THOOTHUKUDI: After autopsy reports of the people killed in anti-Sterlite protests earlier this year revealed that they were shot from behind, the family of one of the deceased said that their stand has been vindicated. "We had been saying that they were shot in their heads by the police. But nobody listened. Now, it's revealed in the autopsy report," the cousin of a victim killed in the protests in Thoothukudi in Tamil Nadu said.
The report said that 12 of the 13 protesters were killed when police opened fire on a demonstration against Vedanta's copper smelter in Tamil Nadu in May. According to the report they were hit by bullets in the head or chest, and half of those were shot from behind.
Two others died after bullets pierced the sides of their heads, according to the reports produced by forensic medicine experts from several government hospitals. In the case of 17-year-old J Snowlin, the youngest to be killed, a bullet entered the back of his head and exited through her mouth, the autopsy found.
"The deceased would appear to have died of cardio-pulmonary arrest due to firearm bullet injury to the back of the neck," forensic medicine experts who examined Snowlin's body wrote.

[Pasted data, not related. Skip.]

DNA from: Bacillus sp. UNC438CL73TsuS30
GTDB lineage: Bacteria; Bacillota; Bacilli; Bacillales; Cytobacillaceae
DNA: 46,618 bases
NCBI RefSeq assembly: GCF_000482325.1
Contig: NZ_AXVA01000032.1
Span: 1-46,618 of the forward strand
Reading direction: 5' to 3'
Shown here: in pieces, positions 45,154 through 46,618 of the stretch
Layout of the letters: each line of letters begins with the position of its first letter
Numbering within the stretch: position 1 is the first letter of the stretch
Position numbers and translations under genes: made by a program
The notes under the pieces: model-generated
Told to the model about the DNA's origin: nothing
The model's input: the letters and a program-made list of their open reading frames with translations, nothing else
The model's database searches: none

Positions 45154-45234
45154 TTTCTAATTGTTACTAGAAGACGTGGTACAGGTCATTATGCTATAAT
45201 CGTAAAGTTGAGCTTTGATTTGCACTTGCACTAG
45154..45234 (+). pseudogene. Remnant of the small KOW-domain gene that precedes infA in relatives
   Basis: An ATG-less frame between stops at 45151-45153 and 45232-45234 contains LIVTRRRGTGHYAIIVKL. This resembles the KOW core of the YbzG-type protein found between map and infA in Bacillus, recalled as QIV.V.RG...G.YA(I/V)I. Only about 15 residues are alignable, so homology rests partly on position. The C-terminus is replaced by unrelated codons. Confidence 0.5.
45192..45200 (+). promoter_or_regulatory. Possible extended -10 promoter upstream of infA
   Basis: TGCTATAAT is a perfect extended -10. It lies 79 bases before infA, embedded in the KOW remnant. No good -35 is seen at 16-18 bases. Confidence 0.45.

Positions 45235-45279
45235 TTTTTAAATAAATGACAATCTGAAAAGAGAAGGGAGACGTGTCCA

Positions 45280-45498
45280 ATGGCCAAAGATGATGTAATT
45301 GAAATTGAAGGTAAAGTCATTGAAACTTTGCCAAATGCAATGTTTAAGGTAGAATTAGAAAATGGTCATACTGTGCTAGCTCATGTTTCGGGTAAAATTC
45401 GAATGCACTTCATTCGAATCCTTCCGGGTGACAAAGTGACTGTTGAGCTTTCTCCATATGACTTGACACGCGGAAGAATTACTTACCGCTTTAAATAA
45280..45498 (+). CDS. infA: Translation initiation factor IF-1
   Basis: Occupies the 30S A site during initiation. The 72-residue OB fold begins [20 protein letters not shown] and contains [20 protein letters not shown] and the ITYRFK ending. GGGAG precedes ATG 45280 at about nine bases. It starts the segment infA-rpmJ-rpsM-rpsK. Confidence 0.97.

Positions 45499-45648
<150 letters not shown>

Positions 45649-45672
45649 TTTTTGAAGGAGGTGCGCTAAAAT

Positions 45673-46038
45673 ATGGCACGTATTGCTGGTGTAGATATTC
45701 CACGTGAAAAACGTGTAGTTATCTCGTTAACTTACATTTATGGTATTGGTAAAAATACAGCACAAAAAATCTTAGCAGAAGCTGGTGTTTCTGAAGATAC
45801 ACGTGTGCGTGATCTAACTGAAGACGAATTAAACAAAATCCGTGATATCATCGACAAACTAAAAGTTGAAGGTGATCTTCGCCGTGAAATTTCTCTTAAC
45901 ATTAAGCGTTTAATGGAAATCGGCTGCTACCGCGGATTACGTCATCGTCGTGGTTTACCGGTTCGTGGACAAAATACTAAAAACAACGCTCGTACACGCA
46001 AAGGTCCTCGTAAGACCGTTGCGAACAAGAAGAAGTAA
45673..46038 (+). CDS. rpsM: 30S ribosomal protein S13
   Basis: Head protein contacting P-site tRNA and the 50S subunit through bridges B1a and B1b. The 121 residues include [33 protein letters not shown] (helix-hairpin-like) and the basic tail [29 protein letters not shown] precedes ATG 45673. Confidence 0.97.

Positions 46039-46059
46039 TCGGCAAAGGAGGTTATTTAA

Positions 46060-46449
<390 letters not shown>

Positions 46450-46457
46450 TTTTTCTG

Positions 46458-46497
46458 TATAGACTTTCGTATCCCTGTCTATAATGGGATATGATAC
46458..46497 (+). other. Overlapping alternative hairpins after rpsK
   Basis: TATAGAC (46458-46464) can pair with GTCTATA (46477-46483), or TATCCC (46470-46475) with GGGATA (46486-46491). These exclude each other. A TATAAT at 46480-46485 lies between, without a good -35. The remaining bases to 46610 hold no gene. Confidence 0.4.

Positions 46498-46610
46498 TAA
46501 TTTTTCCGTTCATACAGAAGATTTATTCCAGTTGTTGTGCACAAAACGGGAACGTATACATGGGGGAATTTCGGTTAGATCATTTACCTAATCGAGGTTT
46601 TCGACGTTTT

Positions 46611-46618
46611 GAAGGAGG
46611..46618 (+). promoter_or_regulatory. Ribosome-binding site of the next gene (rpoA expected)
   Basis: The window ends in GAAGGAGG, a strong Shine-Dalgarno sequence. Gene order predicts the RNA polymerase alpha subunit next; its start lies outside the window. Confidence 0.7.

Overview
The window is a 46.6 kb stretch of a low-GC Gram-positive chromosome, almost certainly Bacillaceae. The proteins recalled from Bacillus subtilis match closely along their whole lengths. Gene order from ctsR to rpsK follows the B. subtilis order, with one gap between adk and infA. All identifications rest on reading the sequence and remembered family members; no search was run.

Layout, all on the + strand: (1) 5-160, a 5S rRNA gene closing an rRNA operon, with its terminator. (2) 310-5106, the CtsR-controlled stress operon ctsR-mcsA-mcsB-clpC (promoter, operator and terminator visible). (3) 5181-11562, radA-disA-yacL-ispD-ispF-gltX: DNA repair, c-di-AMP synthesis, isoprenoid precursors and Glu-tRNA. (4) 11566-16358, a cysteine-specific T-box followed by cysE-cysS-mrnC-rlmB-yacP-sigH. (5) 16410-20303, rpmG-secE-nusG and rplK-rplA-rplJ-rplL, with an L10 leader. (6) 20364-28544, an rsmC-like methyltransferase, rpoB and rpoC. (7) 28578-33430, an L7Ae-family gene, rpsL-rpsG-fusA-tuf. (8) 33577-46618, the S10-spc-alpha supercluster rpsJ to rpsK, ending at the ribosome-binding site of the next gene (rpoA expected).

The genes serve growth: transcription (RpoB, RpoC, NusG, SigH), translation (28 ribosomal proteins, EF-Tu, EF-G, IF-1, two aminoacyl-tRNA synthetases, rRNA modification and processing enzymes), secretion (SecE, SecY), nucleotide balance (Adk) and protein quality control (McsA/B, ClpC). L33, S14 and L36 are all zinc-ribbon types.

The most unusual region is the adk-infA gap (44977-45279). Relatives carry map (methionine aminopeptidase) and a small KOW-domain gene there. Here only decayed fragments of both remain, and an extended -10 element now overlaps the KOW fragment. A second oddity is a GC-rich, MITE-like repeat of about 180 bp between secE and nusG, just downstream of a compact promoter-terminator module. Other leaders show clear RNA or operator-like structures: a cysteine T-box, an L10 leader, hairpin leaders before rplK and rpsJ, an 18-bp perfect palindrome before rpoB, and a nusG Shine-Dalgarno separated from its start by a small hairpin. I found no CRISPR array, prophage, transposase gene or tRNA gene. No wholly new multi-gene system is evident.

On May 22, at least 13 people were killed and over 60 persons were injured after police opened fire at people protesting against the Sterlite Copper smelter plant in Thoothukudi.
Following the violence, Tamil Nadu Chief Minister K Palaniswami had asked for "police action" and announced a judicial inquiry into the issue.
Detailing the events leading to the "unfortunate" deaths, he had said the protesters took out a procession towards the Collectorate defying prohibitory orders in the area. They not only pelted policemen with stones but also set on fire their vehicles as well as those parked in the Collectorate. ''They hurled stones at the collector's office,'' the CM said in a statement.
"The police had to take action under unavoidable circumstances to protect public life and property as the protesters resorted to repeated violence... Police had to control the violence. I was grieved to know nine persons were unfortunately killed in this incident," Palaniswami had said.
As per rules, police force allows the use of live ammunition to quell civil unrest, but officers should not shoot to kill. Police Standing Orders for Tamil Nadu have said that when using firearms, "aim should be kept low, preferably well below the waist level, and directed against the most threatening part of the mob".
The incident is considered one of the deadliest environmental protest in the country in a decade. A working group of United Nations' human rights experts in May had condemned the "apparent excessive and disproportionate use of lethal force by police".